And in psychoanalytic terms, shame is a kind of violent impulse directed inwards. Brexit, in this conception, is not a rational expression of cost-benefit equations based on considerations of trade. It is self-harm, born of a neurotic urge to expiate an imaginary guilt: the sin of having been obliged to join the enterprise in the first place. I fear we are about to rehearse the cycle of shame and resentment all over again. There are two routes ahead, neither free of humiliation. The enactment of Brexit will complete an economic, diplomatic and strategic devaluation that is prefigured already in sterling’s post-referendum slide. Britain will be measurably smaller on the world stage. The reversal of Brexit, or its dilution into some pale simulation of the status quo, requires a plea in Brussels for more time and a fresh start. That will be hard to distinguish from a grovel. Either way, there is disappointment in store for many leave voters who anticipate a national renaissance. If they don’t get Brexit, their democratic will is denied; if they do, and it makes them poorer, their faith is betrayed. Each path risks incubating more bitterness.

This might explain why most Scots don’t suffer from the same negative feelings towards the EU as many people south of the border – you would need to identify strongly with Britain to feel the humiliation, rather than seeing the UK as a marriage of convenience.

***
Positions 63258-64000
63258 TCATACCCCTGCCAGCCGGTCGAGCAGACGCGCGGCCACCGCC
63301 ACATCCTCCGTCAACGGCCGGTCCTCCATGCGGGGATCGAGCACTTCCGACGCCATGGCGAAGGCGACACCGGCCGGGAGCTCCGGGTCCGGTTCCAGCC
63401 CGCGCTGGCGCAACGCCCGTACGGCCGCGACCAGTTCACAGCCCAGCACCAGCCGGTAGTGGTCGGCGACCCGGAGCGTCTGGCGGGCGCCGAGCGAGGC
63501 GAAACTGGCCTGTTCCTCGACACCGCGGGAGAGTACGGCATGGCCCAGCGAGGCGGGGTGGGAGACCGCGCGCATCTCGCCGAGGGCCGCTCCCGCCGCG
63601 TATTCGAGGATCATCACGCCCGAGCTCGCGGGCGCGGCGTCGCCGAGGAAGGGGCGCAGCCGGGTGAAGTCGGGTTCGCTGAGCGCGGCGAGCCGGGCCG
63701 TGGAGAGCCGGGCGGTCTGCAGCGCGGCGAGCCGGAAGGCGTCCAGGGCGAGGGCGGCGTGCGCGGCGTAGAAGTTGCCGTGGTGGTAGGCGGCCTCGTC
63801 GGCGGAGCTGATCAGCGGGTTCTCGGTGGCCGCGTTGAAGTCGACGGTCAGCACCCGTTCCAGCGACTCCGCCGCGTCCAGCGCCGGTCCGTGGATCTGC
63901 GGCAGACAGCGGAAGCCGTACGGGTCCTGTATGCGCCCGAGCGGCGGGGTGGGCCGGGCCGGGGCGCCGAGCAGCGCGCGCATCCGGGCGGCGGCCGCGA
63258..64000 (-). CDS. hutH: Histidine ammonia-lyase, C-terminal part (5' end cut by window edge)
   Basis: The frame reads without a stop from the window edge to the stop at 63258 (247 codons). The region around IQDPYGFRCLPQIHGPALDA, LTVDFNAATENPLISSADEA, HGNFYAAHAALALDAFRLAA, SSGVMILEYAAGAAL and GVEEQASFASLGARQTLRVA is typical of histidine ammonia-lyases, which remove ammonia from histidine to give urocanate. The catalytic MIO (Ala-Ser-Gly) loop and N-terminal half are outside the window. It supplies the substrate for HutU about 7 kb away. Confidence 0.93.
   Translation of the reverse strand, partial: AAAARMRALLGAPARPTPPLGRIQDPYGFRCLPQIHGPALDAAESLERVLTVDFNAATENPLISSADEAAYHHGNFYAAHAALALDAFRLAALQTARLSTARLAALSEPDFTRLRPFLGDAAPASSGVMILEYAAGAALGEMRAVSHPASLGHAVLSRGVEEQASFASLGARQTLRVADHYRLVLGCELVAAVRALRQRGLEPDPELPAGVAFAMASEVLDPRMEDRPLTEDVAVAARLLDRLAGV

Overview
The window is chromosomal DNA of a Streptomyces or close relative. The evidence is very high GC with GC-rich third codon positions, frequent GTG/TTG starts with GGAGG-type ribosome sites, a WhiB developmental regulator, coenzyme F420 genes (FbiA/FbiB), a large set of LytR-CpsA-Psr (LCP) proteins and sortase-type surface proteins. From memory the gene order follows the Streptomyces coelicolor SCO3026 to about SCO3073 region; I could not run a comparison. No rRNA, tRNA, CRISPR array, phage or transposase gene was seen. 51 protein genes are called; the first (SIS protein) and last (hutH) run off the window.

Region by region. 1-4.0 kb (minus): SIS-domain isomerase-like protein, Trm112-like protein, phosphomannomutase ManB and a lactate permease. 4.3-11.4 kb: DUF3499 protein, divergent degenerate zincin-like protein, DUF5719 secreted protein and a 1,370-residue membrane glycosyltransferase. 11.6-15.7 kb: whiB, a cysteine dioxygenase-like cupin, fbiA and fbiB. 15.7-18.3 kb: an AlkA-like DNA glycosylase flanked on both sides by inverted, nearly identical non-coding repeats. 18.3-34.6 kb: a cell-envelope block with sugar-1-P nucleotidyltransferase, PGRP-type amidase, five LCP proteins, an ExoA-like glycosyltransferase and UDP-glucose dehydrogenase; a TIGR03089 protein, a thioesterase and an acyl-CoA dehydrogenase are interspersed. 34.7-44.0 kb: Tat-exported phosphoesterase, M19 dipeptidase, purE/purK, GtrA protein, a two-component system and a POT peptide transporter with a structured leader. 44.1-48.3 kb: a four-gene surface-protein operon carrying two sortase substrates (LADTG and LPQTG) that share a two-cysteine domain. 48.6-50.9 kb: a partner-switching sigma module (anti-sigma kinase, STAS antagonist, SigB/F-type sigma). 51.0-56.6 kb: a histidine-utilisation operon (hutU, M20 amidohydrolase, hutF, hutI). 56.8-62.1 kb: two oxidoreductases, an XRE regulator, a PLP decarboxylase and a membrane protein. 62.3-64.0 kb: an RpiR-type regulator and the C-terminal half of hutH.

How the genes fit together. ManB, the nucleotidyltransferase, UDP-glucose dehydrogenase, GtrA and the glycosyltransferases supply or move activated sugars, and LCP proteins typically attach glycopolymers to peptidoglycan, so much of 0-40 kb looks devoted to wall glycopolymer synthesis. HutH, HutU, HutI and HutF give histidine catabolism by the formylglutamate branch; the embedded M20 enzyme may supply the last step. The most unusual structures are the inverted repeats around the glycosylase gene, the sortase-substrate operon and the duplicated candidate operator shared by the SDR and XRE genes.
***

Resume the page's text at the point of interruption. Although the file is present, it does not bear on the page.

It also provides us with a novel reason for breaking up the UK and letting the nations of these isles regain their independence: If British history has become so painful to deal with that the country needs to lie on the national equivalent of a psychologist’s couch for several decades, perhaps it would be much easier to start with an almost blank slate?

England would probably – just like Scotland and Wales – find it much easier to deal with other countries (including the EU) in a rational and constructive manner if the blame for some of the most painful memories of the past could be blamed on an imperialist UK that had been confined to the history books.